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IT Technology

The Quiet Before the Next IT Revolution 145

snydeq writes: Now that the technologies behind our servers and networks have stabilized, IT can look forward to a different kind of constant change, writes Paul Venezia. "In IT, we are actually seeing a bit of stasis. I don't mean that the IT world isn't moving at the speed of light — it is — but the technologies we use in our corporate data centers have progressed to the point where we can leave them be for the foreseeable future without worry that they will cause blocking problems in other areas of the infrastructure. What all this means for IT is not that we can finally sit back and take a break after decades of turbulence, but that we can now focus less on the foundational elements of IT and more on the refinements. ... In essence, we have finally built the transcontinental railroad, and now we can use it to completely transform our Wild West."
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The Quiet Before the Next IT Revolution

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  • by msobkow ( 48369 ) on Wednesday August 13, 2014 @02:26AM (#47660809) Homepage Journal

    The article is a rather simplistic hardware-centric viewpoint. It doesn't even begin to touch on the areas where IT has always struggled: design, coding, debugging, and deployment. Instead it completely ignores the issue of software development, and instead bleats about how we can "roll back" servers with the click of a button in a virtual environment.

    Which, of course, conveniently ignores the fact that someone has to write the code that runs in those virtual servers, debug it, test it, integrate it, package it, and ship it. Should it be an upgrade to an existing service/server, add in the overhead of designing, coding, and testing the database migration scripts for it, and coordinating the deployments of application virtual servers with the database servers.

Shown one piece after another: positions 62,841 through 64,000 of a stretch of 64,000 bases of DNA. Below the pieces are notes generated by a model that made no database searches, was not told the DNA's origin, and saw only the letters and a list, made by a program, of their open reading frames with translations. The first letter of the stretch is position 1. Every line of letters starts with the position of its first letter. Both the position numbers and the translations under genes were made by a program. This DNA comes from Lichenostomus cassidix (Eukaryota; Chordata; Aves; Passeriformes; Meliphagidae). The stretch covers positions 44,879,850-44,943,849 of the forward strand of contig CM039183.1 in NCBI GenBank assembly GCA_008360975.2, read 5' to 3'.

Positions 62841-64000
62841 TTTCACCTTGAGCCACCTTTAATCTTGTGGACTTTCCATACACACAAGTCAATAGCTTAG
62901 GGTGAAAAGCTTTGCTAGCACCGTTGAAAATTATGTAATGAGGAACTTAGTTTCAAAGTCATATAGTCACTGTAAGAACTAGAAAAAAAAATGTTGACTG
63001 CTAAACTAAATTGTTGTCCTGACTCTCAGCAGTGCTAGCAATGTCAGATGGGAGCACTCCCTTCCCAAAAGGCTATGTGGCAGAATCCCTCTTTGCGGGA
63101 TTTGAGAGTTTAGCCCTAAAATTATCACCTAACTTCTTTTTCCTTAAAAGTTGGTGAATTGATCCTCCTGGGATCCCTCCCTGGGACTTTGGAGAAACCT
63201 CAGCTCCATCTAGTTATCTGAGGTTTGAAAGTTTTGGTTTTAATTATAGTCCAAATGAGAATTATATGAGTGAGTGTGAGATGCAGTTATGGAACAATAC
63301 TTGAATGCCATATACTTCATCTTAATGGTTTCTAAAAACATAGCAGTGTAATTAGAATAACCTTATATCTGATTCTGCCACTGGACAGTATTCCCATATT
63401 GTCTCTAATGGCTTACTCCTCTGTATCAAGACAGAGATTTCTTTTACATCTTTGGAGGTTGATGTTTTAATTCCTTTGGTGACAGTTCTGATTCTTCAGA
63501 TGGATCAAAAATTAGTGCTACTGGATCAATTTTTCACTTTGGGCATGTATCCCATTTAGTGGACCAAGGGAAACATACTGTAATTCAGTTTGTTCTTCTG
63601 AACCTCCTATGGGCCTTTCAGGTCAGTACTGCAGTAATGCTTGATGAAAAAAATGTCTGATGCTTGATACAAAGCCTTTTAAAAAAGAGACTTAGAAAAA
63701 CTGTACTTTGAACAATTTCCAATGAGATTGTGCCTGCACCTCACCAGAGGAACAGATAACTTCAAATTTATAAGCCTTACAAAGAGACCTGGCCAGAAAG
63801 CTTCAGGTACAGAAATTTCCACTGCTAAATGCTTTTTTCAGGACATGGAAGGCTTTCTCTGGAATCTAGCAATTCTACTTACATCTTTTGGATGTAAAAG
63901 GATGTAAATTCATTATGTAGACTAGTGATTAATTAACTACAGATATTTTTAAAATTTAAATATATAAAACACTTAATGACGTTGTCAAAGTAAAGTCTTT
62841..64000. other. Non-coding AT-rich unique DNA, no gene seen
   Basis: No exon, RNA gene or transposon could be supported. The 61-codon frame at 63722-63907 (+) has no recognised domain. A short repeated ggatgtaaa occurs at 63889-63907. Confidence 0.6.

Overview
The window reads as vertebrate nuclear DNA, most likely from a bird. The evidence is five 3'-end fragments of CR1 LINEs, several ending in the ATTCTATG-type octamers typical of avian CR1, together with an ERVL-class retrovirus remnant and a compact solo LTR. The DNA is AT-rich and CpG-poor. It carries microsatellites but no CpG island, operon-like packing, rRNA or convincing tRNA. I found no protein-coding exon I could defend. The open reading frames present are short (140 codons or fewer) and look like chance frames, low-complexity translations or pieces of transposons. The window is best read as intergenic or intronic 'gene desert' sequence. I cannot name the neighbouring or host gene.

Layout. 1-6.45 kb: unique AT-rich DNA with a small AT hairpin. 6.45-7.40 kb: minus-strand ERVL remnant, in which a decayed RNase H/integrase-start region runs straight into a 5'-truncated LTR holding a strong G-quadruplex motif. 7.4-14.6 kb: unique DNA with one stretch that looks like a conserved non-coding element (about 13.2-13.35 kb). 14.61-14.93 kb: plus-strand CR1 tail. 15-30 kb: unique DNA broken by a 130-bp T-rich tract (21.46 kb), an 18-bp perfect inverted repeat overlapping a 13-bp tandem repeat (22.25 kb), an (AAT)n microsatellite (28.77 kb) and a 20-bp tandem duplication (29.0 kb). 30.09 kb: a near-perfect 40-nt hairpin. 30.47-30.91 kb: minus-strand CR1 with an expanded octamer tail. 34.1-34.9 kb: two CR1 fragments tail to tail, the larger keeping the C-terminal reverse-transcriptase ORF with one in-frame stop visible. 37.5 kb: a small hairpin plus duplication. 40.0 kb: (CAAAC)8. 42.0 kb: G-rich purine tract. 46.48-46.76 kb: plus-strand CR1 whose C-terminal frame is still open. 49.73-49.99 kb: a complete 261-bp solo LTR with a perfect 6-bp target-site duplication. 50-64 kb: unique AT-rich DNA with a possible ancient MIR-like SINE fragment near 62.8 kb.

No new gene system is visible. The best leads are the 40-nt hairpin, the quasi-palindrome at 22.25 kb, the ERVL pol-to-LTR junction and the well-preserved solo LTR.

Are things easier than they used to be? Perhaps for they basic system administration tasks.

    But those have never been where the bulk of time and budget go.

  • by khasim ( 1285 ) <brandioch.conner@gmail.com> on Wednesday August 13, 2014 @03:17AM (#47660949)

    Are things easier than they used to be? Perhaps for they basic system administration tasks.

    But those have never been where the bulk of time and budget go.

    They could be if you did not know what you were doing. Like I suspect the author of TFA did not know.

    From TFA:

    Where we once walked on tightropes every day doing basic server maintenance, we are now afforded nearly instant undo buttons, as snapshots of virtual servers allow us to roll back server updates and changes with a click.

    If he's talking about a production system then he's an idiot.

    If he's talking about a test system then what does it matter? The time spent running the tests was a lot longer than the time spent restoring a system if any of those tests failed.

    And finally:

    Within the course of a decade or so, we saw networking technology progress from 10Base-2 to 10Base-T, to 100Base-T to Gigabit Ethernet. Each leap required systemic changes in the data center and in the corporate network.

    WTF is 10Base-2 doing there? I haven't seen that since the mid-90's. Meanwhile, every PC that I've seen in the last 10 years has had built-in gigabit Ethernet.

    If he wants to talk about hardware then he needs to talk about thing like Cisco Nexus. And even that is not "new".

    And, as you pointed out, the PROGRAMMING aspects always lag way behind the physical aspects. And writing good code is as difficult today as it has ever been.

  • Oh lookie... (Score:4, Informative)

    by roger10-4 ( 3654435 ) on Wednesday August 13, 2014 @04:40AM (#47661227)
    Another submission to a superficial article from syndeq to drum up traffic for Info World.

The greatest productive force is human selfishness. -- Robert Heinlein